Does the Act force close corporations to convert into companies?
No, close corporations will not be forced to convert.
How many categories of companies do we have under the new Act?
The Act provides for 2 categories of companies:
  • Non profit companies, which are the successor to companies limited by guarantee and section 21 companies; and
  • For profit companies:
    • private companies;
    • public companies
    • personal liability companies;
    • state-owned enterprises/companies
What are the requirements for incorporation of a company? Do we still need to hire experts to draft the Memorandum and Articles of Association?
A company is incorporated by the lodging of a Notice of Incorporation and adoption of a Memorandum of Incorporation (MOI), a document which replaces the Memorandum and Articles of Association, which is the sole governing document of the company. The Act imposes certain specific requirements on the content of a Memorandum of Incorporation, as necessary to protect the interests of shareholders in the company, and provides a number of default rules, which companies may accept or alter as they wish to meet their needs and serve their interests. The new Companies act has model Memorandum of Incorporations as attachments to be adopted by incorporators, depending on whether the company is a Non - Profit or a Profit Company requiring registration.
Is the name reservation process still a pre-requisite for registration under the new Act?
No, those requiring the incorporation of a company will have a choice. An incorporator may choose four names and place those on the Notice of Incorporation together with the other required incorporation information for example, the directors, address of company etc. Those names are then tested by the Commission. If unsuitable for use, the registration number as provided by the Commission becomes
the registered name of the company.
The other choice is for the incorporator to simply leave the section on the Notice of Incorporation dealing with names blank, which then indicates to the Commission that the incorporator chooses the Incorporation number as the name of the company. In both cases, the full registration of the company continues as per normal. Furthermore, the Act restricts a company name only as far as necessary to:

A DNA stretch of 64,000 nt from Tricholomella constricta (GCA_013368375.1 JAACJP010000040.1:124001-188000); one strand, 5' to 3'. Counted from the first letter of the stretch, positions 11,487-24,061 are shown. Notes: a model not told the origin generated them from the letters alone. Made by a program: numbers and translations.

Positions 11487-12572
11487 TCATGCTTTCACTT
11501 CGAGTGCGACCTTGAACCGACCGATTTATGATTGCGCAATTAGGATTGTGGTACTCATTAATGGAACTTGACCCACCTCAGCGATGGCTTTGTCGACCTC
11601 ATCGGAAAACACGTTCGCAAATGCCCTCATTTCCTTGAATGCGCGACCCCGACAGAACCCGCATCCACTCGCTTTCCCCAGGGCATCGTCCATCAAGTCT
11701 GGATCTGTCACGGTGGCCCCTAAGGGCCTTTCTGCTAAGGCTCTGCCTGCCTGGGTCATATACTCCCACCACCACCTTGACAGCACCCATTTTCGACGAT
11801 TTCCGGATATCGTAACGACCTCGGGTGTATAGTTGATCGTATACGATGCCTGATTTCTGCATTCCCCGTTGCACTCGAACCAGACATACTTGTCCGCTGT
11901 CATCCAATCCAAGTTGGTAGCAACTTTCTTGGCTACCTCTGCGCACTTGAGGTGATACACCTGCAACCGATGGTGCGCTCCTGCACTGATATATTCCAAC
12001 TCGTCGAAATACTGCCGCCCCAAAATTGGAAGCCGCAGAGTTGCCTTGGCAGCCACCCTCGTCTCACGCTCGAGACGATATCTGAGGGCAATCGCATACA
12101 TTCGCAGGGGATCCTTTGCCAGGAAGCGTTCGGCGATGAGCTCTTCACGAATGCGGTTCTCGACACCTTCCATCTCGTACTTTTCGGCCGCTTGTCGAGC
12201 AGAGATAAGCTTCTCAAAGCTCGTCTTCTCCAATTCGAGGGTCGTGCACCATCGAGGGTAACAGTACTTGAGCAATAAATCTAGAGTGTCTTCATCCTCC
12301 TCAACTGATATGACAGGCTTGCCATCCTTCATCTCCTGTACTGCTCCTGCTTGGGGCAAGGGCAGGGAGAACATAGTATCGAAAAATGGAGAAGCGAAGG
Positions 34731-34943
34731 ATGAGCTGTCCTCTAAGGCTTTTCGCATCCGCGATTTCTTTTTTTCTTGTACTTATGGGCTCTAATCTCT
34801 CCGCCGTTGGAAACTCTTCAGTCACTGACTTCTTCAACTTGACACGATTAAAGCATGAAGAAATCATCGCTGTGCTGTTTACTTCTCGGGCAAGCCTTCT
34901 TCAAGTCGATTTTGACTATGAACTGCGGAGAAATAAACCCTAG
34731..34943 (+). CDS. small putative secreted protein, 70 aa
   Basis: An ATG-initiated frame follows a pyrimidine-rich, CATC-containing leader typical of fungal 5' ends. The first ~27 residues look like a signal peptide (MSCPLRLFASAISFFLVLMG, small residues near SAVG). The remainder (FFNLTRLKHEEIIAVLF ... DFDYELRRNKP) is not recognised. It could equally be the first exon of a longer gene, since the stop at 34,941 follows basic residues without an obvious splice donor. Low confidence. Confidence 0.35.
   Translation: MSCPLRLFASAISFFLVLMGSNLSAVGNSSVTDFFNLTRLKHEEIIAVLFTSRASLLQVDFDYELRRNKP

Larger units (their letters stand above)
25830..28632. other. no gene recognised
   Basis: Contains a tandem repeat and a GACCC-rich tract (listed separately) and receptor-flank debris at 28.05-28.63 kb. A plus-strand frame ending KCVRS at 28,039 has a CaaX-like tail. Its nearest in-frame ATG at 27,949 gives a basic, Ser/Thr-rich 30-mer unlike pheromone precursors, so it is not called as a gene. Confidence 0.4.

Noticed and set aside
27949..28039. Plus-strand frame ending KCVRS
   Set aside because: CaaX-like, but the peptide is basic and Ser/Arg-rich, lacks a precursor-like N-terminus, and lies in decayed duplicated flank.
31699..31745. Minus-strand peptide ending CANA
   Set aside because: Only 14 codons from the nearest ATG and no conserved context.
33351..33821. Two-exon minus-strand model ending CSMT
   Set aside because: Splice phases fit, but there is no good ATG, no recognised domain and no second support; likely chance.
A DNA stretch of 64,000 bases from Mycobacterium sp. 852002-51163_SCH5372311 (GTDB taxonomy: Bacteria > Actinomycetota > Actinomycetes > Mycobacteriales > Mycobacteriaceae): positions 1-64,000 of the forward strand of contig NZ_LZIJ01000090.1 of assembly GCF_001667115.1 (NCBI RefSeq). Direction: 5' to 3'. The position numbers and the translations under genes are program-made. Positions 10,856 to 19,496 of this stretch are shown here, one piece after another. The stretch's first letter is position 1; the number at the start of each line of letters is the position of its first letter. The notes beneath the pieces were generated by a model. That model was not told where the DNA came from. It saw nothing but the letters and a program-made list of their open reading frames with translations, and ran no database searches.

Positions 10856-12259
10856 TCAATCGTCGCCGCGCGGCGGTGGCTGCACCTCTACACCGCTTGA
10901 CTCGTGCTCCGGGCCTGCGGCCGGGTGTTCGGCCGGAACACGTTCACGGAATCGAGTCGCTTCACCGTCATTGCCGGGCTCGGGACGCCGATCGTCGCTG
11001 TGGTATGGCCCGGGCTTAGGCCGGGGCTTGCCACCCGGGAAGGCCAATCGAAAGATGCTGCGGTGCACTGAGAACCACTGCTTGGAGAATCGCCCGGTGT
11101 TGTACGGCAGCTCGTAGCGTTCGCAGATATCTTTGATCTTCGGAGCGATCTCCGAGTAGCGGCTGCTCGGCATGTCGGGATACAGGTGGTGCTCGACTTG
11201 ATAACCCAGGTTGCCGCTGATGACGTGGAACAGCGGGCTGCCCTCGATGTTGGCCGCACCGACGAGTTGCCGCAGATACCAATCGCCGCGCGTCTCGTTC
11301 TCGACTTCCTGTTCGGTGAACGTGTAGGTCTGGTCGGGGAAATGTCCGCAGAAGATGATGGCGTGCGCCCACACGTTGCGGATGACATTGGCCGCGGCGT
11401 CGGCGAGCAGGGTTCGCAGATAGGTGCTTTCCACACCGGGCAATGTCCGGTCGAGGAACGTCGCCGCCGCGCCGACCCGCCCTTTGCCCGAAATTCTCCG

1. Protect the public from misleading names which falsely imply an association that does not in fact exist;
  2. Protect the interests of the owners of names and other forms of intellectual property from other persons passing themselves off, or coat-tailing on the first person’s reputation and standing; and
  3. Protect the society as a whole from names that would fall within the ambit of expression that does not enjoy constitutional protection because of its hateful or other negative nature
Is there a difference between SARS and the Companies and Intellectual Property Commission’s (CIPC’s) Annual Returns?
Yes, there is a difference.
The CIPC’s Annual Returns:
All companies must file its Annual Return within twenty (20) business days, after its incorporation anniversary date, and together with the supplementary documents as follows:
  1. Companies required to have their financial statements audited, must file a copy of those audited financial statements
  2. Companies voluntarily choosing to have their financial statements audited can elect to file a copy of those audited financial statements, or to file a document called a Financial Accountability Supplement, a new document which contains only the prescribed pertinent financial information of a company